Google just dropped a teaser video titled “The Design of Google Pixel Watch” ahead of the smartwatch’s official debut at an event on October 6. The video does a neat job highlighting the smartwatch’s clean design with its curved glass aesthetics and the peppy band colors, all under a minute.
What it doesn’t show are the bezels. Ever since the first leaked renders of the Pixel Watch popped up online, all on-screen UI elements have been depicted against a pitch-black backdrop. It looks good, but in doing so, the true thickness of the bezels has also remained a mystery. Clever design, one might say.
Pixel Watch is looking like a great smartwatch for 2014! pic.twitter.com/rebZgx5TdY
— Joe Maring (@JoeMaring1) September 22, 2022
But one still from Google’s video, in particular, captured the attention of Digital Trends Mobile Editor Joe Maring. It shows a Tron-inspired sea green analog watch face that leaves an excessive blank space alongside the periphery. Naturally, you can’t make pixels light up beneath black bezels. If the Pixel Watch indeed has bezels that thick, it would look more like a relic from the era of first-generation smartwatches.
So, I tried to look back at old product assets to check if we are actually going to witness a “bezel blasphemy” this fall season. After sifting through a few Google Image results, I came across this official render with the Google Assistant UI, ready to do its master’s bidding.
As you can see in the image above, the assistant’s signature colorful bar at the bottom is a little too distant from the round edges. That could only mean one thing: The Pixel Watch has got thick bezels. And by thick, I mean “we don’t deserve these in 2022” thick.
But again, these are design mockups, and maybe, just maybe, the real thing might surprise us with thinner bezels. But it appears that there’s no pleasant surprise for excited fans. At least, not this year.
Remember the leaked images of a Pixel Watch test unit that was left behind at a restaurant? I went back to the Reddit thread and jumped to the Imgur gallery of the leaked images. Well, I’ll leave you with this image to decide for yourself.
The design is reminiscent of the Samsung Galaxy Watch Active 2, which came out in 2019. The only difference is that the glass is far curvier alongside the circumference of Google’s smartwatch, which makes the bezels appear even more pronounced than the Samsung wearable.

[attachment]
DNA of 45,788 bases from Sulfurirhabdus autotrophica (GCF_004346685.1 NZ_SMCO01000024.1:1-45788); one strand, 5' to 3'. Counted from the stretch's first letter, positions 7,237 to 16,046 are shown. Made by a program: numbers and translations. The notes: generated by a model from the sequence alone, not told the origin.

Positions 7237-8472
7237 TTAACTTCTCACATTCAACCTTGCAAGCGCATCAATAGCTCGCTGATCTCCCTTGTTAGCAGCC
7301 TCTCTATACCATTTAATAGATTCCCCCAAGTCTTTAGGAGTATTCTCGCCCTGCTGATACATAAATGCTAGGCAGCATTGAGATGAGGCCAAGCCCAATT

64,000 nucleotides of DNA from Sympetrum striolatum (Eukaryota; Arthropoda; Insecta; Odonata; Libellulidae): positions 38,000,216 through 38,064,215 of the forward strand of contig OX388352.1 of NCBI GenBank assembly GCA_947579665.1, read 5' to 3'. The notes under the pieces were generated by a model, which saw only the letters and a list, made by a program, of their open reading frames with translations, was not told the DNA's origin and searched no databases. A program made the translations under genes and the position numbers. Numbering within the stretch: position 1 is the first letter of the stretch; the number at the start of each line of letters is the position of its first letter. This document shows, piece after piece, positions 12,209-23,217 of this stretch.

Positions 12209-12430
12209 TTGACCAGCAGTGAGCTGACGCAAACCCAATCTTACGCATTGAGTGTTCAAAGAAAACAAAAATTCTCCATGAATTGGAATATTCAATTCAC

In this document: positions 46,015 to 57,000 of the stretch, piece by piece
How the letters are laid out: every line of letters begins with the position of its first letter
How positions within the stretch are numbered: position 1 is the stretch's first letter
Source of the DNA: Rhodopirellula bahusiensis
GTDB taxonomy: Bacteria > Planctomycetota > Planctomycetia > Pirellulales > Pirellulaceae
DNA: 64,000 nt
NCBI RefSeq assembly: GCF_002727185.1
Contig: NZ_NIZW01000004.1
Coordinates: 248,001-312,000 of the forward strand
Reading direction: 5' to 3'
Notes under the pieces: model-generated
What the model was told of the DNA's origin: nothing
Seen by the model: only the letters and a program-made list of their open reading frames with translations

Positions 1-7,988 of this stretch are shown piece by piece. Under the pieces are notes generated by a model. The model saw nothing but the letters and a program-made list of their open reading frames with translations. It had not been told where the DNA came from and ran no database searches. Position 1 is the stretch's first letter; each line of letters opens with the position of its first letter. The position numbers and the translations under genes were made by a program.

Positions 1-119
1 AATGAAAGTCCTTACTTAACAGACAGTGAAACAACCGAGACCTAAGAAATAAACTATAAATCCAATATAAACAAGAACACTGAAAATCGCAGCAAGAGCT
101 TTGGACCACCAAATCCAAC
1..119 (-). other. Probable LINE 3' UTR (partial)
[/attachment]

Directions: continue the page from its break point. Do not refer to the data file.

Below is possibly the most realistic depiction of the real Pixel Watch — and its unsavory bezels. Digital Trends’ Cristina Alexander described it as “an old-fashioned circular watch, just updated for the digital age.” It’s hard to disagree with that observation. Another colleague was a tad less forgiving and left the conversation with “just yuck!”
Now, it’s hard to see any appeal whatsoever in those fat bezels. The only justification one can give is that the Pixel Watch has been stuck in development hell for a while. BRather than switching gears midway and burning through a few million dollars, Google stuck with the original design — one that is more befitting of 2018.
I sincerely hope those bezels serve some functional purpose. On the Galaxy Watch Active 2, the round bezels were capacitive, offering an intuitive way of navigating the UI. It was quite clever, and also a test of patience if the screen got wet.
I would like to imagine that Google hid some sort of bioactive sensor beneath the bezels, somewhat like the Fitbit Sense 2, but don’t hold your breath for such a miracle. Oh, and did I tell you that the Pixel Watch reportedly packs an Exynos chip from the era of 2018 smartwatches? Yeah, that too.
But that’s not where the bad news ends. For all that bezel-ous goodness of the Pixel Watch, Google is reportedly planning to charge $350. That’s the asking price for the Bluetooth-only model. If you prefer cellular connectivity on your Wear OS smartwatch, prepare to burn through $400 this holiday season.
Chunky bezels alone aren’t reason enough to be hesitant about the Pixel Watch, but combined with everything else we know about the smartwatch, it makes it increasingly difficult to be excited about Google’s first Pixel wearable. And — considering how much anticipation is surrounding the thing — that’s a shame.
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